But there’s one significant difference: Today we have the benefit of seeing the real impact of last year’s gaming tax increases.
In Illinois, where as you know the state’s top gross gaming tax rate increased last year to an unheard of 70 percent, the governor is now discovering what industry analysts have been predicting since the increase was first proposed: that his plan was fundamentally flawed.
The government can’t saddle an industry with an unfair tax burden and expect “business as usual.” Faced with declining cash flow, casino operators in the state had little choice but to scale back plans for capital investment, reduce operating hours and cut jobs. Across the river at casinos in neighboring St. Louis, where lower admissions fees attracted Illinois gamers, revenues increased 11 percent, while revenues in Illinois were 10 percent lower. The impact has been felt not only by casino operators and their employees but also by the industry’s hundreds of vendors and suppliers in the state.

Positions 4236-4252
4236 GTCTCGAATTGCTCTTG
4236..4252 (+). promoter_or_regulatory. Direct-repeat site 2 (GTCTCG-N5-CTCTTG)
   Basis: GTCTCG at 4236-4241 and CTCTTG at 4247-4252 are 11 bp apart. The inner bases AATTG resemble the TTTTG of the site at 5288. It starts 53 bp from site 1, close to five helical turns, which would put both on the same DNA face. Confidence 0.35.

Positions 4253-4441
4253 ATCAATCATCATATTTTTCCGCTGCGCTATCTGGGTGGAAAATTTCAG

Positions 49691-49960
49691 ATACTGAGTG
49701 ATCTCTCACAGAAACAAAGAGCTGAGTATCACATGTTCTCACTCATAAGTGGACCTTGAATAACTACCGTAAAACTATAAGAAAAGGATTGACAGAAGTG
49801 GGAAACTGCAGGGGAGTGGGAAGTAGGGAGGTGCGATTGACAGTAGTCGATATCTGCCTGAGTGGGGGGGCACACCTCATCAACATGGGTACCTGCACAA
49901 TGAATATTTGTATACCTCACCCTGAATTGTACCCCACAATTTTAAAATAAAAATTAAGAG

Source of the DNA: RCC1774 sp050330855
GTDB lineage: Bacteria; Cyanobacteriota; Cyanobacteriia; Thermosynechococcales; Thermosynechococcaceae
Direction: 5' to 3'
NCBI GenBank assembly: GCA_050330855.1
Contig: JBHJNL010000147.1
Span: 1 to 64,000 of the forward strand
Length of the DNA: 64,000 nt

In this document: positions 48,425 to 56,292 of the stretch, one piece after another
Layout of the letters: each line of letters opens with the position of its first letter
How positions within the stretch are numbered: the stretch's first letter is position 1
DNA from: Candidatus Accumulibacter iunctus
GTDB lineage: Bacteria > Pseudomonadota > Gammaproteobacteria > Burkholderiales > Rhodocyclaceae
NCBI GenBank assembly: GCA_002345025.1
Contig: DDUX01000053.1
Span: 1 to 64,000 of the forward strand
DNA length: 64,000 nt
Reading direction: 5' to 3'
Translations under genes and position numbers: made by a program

The unexpected shortfall in gaming tax revenue has left the governor looking for additional sources of tax revenue in 2004. It should come as a surprise to no one that just last week he indicated that he would be receptive to proposals to expand gambling. Additional gambling opportunities—increasing the number of riverboat licenses, adding slots to the tracks or legalizing video poker in bars—could create competitive challenges. Lifting the cap on gaming positions, on the other hand, could bring greater business opportunities. But making predictions on what is going to happen in Illinois is like winning the Pick 6.
The other tax increases came from the unlikeliest of sources: Nevada and New Jersey. The gaming tax rates in these states were the lowest in the nation: 6.25 percent and 8 percent, respectively. With lower tax rates, the industry had invested more heavily in Nevada and New Jersey.